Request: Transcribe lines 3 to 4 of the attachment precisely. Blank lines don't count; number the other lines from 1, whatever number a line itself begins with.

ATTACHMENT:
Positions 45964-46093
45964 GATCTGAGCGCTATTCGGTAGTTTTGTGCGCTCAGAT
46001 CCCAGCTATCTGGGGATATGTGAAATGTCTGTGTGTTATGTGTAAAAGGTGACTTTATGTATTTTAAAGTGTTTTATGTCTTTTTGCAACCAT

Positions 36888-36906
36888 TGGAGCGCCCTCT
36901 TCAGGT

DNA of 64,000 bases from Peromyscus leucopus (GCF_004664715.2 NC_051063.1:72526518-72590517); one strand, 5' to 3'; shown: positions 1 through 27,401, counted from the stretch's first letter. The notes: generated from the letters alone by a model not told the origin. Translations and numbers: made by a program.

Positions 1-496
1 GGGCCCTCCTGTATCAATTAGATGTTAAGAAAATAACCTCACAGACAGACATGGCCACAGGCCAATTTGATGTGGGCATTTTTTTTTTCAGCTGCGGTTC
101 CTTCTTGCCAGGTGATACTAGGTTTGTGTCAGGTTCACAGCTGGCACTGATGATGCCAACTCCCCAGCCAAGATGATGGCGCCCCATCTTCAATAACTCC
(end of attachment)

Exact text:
46001 CCCAGCTATCTGGGGATATGTGAAATGTCTGTGTGTTATGTGTAAAAGGTGACTTTATGTATTTTAAAGTGTTTTATGTCTTTTTGCAACCAT

Positions 36888-36906